I really do not see any difference from the idea of importing American Democracy (by force if necessary) and Evangelical Christianity. The more I think about it, the more the two seem the same. The import of American Democracy is seen by many Americans as a kind of manifest destiny for the world in a simular was as the mandate some Christian groups feel they have to spread the word of Jesus.
Hello Saffron, you make an interesting comment on Hitchens, given his Damascene conversion from Trotskyism to support for the manifest destiny of the Iraq war. The difference between the idea of democracy and the missionary prosletysm of Christianity is that democracy claims a more modern evidence-based pedigree. Faith involves belief in false claims such as heaven and miracles, whereas the capitalist idea of free markets has at least some evidence that it is the best way to produce economic growth. The World Bank Doing Business program has done some strong research backing the value of free markets as a goal of governance reform. I don't see any comparable research for fundamentalist Christianity. That is not to say that Christianity could not reform to become more evidence-based, as I think it could. Robert



Sat Mar 14, 2009 7:50 am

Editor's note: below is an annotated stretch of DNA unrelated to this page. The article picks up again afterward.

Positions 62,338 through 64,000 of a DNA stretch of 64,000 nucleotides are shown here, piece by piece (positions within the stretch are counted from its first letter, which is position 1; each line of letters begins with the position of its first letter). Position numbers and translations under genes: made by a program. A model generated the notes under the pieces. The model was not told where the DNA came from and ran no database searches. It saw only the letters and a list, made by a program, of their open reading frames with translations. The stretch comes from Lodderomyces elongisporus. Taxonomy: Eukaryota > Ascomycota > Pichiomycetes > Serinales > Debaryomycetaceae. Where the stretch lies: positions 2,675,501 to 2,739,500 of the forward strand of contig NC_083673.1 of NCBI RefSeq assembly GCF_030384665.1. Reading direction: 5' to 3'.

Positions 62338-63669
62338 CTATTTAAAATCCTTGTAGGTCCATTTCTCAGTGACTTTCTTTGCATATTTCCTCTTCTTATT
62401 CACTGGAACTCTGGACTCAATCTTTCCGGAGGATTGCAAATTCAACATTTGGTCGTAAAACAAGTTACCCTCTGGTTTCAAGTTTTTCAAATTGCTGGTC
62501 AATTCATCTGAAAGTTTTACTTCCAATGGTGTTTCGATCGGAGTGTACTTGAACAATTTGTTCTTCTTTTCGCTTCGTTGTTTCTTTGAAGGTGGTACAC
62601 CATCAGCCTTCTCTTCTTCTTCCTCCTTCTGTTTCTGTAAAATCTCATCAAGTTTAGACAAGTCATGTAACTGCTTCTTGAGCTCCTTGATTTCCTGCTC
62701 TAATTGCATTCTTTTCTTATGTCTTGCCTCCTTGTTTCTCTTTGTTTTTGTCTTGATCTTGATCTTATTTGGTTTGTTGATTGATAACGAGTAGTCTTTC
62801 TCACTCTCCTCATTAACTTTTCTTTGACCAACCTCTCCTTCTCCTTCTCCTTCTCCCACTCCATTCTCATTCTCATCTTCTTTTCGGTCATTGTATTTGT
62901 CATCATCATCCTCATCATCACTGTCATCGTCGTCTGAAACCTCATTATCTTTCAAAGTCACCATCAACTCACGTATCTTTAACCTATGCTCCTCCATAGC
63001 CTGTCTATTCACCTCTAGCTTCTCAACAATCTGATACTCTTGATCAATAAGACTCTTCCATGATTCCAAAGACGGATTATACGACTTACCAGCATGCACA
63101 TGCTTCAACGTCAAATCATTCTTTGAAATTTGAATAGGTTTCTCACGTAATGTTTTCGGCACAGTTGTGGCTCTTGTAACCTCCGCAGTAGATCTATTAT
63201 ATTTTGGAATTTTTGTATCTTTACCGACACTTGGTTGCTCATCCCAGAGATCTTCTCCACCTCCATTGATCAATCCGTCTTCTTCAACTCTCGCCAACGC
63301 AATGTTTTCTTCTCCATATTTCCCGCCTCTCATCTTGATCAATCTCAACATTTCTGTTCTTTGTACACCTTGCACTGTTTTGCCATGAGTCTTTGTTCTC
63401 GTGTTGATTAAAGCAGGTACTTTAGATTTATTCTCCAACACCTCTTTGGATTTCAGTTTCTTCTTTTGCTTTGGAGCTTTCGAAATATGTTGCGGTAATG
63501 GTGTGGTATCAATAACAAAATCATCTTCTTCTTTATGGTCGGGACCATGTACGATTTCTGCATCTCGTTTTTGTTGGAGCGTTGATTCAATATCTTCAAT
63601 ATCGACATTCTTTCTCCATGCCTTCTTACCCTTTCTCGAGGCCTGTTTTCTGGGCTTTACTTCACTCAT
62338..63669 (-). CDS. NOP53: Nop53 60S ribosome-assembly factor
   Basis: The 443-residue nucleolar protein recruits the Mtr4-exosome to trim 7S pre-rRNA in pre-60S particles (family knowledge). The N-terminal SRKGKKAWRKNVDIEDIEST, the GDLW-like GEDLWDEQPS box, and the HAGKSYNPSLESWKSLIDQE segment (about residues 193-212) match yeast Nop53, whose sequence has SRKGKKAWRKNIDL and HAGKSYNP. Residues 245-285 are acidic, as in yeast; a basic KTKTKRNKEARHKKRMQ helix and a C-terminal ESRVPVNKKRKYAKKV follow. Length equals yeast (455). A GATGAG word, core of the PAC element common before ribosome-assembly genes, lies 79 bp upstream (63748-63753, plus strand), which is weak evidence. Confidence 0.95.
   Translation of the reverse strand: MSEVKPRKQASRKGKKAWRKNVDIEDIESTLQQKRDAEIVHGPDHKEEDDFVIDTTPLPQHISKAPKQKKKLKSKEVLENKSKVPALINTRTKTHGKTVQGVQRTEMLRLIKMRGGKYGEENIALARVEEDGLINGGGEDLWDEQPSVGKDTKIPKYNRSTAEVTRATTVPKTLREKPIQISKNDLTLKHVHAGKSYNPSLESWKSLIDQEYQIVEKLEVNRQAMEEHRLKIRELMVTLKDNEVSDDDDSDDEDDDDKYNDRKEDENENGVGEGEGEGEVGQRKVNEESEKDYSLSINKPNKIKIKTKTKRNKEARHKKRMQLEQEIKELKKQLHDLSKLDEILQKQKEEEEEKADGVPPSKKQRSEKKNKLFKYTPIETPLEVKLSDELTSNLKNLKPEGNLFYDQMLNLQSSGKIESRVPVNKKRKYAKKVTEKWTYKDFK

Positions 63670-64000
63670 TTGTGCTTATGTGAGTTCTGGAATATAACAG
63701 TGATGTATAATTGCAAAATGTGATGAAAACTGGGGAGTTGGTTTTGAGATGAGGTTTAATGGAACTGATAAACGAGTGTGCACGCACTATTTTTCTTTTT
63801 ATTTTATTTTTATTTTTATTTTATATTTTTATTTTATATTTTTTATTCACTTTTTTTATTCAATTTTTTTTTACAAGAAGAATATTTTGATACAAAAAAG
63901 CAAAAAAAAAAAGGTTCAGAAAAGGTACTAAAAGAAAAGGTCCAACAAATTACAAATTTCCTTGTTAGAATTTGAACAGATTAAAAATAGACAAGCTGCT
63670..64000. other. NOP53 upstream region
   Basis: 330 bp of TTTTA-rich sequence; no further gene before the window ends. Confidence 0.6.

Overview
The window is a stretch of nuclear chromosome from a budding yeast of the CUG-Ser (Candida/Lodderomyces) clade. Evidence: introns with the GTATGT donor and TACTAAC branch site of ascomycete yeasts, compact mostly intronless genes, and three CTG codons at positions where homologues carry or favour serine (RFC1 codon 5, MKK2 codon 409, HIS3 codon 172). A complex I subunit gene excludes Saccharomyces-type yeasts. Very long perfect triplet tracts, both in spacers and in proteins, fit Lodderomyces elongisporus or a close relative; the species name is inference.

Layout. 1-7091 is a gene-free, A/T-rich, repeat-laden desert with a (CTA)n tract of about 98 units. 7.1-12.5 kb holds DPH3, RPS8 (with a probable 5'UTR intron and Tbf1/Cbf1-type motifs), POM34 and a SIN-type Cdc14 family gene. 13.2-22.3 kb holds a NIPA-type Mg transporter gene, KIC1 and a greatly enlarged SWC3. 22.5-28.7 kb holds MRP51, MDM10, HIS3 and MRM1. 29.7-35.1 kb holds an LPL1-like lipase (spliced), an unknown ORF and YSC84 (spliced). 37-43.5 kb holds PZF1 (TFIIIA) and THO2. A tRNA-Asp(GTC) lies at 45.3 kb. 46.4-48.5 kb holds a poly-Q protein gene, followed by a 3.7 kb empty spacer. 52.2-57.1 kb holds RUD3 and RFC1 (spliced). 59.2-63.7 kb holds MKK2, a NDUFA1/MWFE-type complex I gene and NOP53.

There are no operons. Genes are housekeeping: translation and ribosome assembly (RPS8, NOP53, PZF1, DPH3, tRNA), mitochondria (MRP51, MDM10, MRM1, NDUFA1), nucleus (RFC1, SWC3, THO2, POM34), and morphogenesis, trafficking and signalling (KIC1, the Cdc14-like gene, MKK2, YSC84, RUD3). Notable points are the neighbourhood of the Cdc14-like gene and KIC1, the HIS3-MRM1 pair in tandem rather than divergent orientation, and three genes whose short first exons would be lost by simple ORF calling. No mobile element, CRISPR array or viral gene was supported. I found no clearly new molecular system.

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In this chapter, Hitchens sums up religion as "Violent, irrational, intolerant, allied to racsim and tribalism, invested in ignorance and hostile to free inquiry, contemptuous of women and coercive toward children: organized religion ought to have a great deal on its conscience." (p. 56) What he says here is no longer true of some religion, what he later calls "optional" religion. He is speaking about the religion that until relatively recently ruled the world, and some current religion. He casts a more tolerant, if indifferent, eye on that religion that has morphed into a "nebulous humanism."

The chapter is about the hazards to health from religion. His examples are impressive, and what makes the impact greater is that he reports from the scene of some of these outrages. He also touches on religion and mental health, a topic that interests me because of my job. Hitchens uses Abraham's hallucinatory command from God to sacrifice his son as an example of psychosis that is accepted as normal when sanctioned by a major religion. Of course, any bible-believing person today would quickly denounce as a wacko anyone who claimed to commit a crime on command from God. But the ancient example he finds to be more than acceptable.

I have mixed feelings here. There definitely is a point where a person's religious yearnings cross the line to genuine delusion and psychosis. Then there are the totally "reasonable" spokesmen such as televangelists who tell us that God spoke to them. These people are perfectly sane but are simply liars. There is a large group who are neither clinically insane nor liars. They find emotional support from their religion; it might be the main thing that holds them up. I know some of these people and have an interest in their mental health. The last thing I would wish is that they got over their beliefs. Hitchens says that religion will never die out, and that he would not get rid of it even if he could. Maybe he's thinking of the need it probably always will serve.



Mon Mar 16, 2009 7:09 pm